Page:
The Story of the EVOO in Calabria
In Calabria, the olive tree arrives – or returns, according to some historians – with the ships of the first Achaean settlers who, in the 8th century BC, landed in the area between Kaulonia, Kroton and Sybaris, while the Locrians arrived almost simultaneously in Lokroi Epizephyrioi and the Chalcidesi in Rhegion.
But as some archaeological evidence shows, the presence of the olive tree in Calabria is much older. These studies, backdated the introduction of olive cultivation to the recent Bronze Age (XIII-XII century BC) as would emerge from studies conducted in the excavations of the protohistoric center of Broglio di Trebisacce (CS) and neighboring areas. In this area of excavation and study, were found hazelnuts and olives, as well as footprints of Olea europaea leaves in the plasters, and traces of olive oil inside the characteristic containers (pithoi). All this would date back to the end of the second millennium BC the practice of olive growing along the coast of Calabria.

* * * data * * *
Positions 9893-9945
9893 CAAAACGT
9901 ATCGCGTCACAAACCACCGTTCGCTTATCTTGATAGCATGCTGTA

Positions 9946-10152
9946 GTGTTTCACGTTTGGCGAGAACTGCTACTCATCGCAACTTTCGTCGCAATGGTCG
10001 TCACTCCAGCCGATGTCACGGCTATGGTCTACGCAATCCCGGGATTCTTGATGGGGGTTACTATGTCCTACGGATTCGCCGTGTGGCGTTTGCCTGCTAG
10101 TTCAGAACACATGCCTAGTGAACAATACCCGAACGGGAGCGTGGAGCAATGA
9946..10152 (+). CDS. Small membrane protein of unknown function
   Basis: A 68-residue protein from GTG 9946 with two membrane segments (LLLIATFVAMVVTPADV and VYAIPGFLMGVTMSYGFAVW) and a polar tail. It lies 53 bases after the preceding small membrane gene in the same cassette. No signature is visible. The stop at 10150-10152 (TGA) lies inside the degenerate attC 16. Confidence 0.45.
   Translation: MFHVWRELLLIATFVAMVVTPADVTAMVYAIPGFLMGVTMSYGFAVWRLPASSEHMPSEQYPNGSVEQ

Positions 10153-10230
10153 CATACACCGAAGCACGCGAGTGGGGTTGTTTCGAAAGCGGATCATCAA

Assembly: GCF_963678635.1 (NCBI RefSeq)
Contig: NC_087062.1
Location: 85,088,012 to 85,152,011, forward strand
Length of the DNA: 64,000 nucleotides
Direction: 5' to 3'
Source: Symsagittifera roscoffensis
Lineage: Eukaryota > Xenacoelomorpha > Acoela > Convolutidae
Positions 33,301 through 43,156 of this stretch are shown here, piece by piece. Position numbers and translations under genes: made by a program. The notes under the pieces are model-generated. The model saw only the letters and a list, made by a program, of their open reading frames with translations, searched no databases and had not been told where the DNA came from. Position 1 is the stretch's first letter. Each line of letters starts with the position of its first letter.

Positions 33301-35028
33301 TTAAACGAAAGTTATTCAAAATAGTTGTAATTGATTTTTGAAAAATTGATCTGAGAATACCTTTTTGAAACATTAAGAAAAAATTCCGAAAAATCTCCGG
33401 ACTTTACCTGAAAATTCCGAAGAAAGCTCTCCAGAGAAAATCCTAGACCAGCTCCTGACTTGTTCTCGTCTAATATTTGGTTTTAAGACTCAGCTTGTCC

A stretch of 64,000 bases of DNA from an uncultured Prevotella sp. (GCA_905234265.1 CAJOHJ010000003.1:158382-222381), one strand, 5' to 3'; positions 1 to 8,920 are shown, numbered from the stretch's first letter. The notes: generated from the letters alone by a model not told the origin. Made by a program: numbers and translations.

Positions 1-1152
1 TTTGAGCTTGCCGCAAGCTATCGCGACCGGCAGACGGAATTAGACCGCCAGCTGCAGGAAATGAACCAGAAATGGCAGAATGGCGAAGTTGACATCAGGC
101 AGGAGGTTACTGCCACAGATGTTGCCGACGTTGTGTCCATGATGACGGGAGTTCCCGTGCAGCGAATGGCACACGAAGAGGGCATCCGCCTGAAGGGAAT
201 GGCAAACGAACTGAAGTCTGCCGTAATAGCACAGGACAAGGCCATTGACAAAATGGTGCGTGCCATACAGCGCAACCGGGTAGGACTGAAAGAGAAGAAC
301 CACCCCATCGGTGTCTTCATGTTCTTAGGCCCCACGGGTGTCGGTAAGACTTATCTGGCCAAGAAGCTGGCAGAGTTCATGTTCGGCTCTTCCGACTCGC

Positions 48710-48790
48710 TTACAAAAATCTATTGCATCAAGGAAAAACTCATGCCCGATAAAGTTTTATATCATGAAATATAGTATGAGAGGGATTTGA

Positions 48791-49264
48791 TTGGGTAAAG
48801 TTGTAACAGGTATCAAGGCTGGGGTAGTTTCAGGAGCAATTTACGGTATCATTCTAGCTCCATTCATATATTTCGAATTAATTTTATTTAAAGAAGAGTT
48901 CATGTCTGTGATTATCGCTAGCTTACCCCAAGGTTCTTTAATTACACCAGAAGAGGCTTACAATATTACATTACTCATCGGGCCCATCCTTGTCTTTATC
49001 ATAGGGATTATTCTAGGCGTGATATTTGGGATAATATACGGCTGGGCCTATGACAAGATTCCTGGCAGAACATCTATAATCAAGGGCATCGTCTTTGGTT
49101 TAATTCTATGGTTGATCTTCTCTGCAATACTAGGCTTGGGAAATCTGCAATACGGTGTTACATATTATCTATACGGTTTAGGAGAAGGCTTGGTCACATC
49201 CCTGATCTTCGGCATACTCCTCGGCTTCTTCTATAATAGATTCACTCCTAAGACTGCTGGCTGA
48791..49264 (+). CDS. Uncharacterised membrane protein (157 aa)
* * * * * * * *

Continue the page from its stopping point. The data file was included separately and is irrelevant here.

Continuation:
And since then it has been a crescendo that has led, to the present day, to differentiate a Calabrian olive-growing heritage that can count on a vast germplasm of at least 33 olive cultivars, different in characteristics and area of origin..
Grossa di Cassano, also known as Cassanese, is a variety grown in Calabria, found mostly in the province of Cosenza and around the area called Sibari. It is mainly used to make olive oil and it can be made as both monovarietal and blended olive oils. It has an intense fruitiness and a well-balanced level of spiciness and bitterness.
The Indicazione Geografica Tipica (protected geographical indication PGI) is issued only for extra virgin olive oils obtained from olives grown in the region of Calabria.
A minimum of 90% of these olives must come from one or more of the following regional cultivars: Carolea, Dolce di Rossano, Sinopolese, Grossa di Gerace, Tondina, Ottobratica, Grossa di Cassano and Tonda di Strongoli. A maximum of 10% of the olives can come from one or more of other less widespread local varieties such as: Nostrana, Spezzanese, Dolce di Cerchiara or Tombarello.
Sensory profile characteristic of the Grossa di Cassano variety.
With an intense and persistent perfume, the oil of the Grossa di Cassano has a fruity green olive, with hints of wild herbs and unripe tomato. Balanced are the taste sensations, with a bitter and spicy of medium/low intensity, light impressions of artichoke and clear perceptions of bitter almond.